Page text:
Wednesday, July 4, 2018

Java 8 map(), flatMap() examples

Using map() method

When programming, it is very common, processing data in order to collect some information from a collections of objects. Let's say, we wanted find out the cities from all the employees in a particular company. Our employee class will be as follows. 

public class Employee {
    private String name;
    private Integer age;
    private String city;
    private String state; 
    private Department department;
    public String getCity() {
         return city;

    public void setCity(String city) { = city;

    public String getState() {
         return state;

    public void setState(String state) {
        this.state = state;

I didn't include all the attributes for Employee class, but what I need 'city' attribute in this case. 

So now, we have a list of Employee objects and need to find out distinct cities. Let's see the approach before Java 8. Hopefully, you will write a code as follows in order to get distinct cities. 

List<Employee> employeeList = .....
Set<String> cities = new HashSet<String>();
for (Employee emp : employeeList) {

Java 8 Stream interface introduces map() method which takes a function as an argument. This function is applied to each element in the stream and returns new stream. The code will look like follows.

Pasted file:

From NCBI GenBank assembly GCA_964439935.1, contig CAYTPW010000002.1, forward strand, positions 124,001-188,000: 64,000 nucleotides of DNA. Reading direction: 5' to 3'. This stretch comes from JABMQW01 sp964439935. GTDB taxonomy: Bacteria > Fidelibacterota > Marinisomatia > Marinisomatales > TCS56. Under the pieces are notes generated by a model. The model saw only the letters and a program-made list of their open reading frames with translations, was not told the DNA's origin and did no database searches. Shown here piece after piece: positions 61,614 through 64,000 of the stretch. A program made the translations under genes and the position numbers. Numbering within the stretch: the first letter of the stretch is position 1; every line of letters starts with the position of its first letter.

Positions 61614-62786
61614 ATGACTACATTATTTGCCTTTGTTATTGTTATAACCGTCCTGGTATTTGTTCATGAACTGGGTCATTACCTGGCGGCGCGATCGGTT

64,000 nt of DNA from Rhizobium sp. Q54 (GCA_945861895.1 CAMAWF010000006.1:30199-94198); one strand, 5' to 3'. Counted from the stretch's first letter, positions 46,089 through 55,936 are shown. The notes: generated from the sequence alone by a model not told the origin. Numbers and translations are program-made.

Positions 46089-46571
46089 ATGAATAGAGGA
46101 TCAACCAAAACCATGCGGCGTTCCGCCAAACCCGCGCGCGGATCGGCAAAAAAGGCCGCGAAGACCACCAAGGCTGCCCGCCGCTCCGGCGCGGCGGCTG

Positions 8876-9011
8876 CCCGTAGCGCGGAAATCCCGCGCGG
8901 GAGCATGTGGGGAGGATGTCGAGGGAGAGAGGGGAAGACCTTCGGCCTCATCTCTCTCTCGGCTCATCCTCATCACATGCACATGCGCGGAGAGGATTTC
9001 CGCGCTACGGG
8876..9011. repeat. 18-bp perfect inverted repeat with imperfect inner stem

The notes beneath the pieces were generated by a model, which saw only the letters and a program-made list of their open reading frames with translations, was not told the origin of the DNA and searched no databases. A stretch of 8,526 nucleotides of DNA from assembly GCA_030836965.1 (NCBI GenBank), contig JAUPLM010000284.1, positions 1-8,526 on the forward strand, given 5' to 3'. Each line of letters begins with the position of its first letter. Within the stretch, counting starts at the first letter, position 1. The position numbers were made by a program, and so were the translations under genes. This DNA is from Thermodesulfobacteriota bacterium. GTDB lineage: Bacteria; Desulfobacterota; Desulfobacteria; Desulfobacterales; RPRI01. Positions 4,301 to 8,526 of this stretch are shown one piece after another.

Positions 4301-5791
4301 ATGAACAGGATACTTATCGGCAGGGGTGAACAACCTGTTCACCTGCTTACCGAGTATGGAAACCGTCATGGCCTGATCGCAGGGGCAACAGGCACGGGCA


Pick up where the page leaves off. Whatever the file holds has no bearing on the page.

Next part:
List<Employee> employeeList = new ArrayList<Employee>();
List<String> cities =

Using flatMap() method 

Java 8 Stream interface introduces flatMap() method which can be used to merge or flatten few streams into a single stream.

Let's take an example. Suppose, we wanted to filter out distinct words in a text file. Look at the following text file.

Sri Lanka is a beautiful country in Indian ocean.
It is totally surrounded by the sea.

In Java 8, we can read a text file using a single line and it will return a Stream of string. Each element of the stream will be a one line of the text file.

Stream<String> lineStream = Files.lines(Paths.get("data.txt"), Charset.defaultCharset());

If you see the out put of above code by printing 'lineStream' Stream, it will be the lines of the text file. 

Next, we can convert each element of the above Stream into a Stream of words. Then we can use flatMap() method to flatten all Streams of words into a single Stream. If we execute the following code for each element of the 'lineStream' Stream, we will get two Stream of words. See the following code.

line ->" "))

Two Streams of words will be as follows.

Stream 1 : [SriLanka][is][a][beautiful][country][in][Indian][ocean.]} 
Stream 2 : [It][is][totally][surrounded][by][the][sea.]

The flatMap() method can flatten these two into a single Stream of word as follows.

Stream<String> wordStream = lineStream.flatMap(line ->" ")));

If you print the elements of the above 'wordStream', it will be all the words of the text file. But still, you will see duplicate words. You can use distinct() method to avoid the duplicates. Here's the final code.

List<String> wordStream = lineStream.flatMap(line ->" ")))

If you see closely, you can find the distinct words of a text file just by using two lines of code with Java 8.


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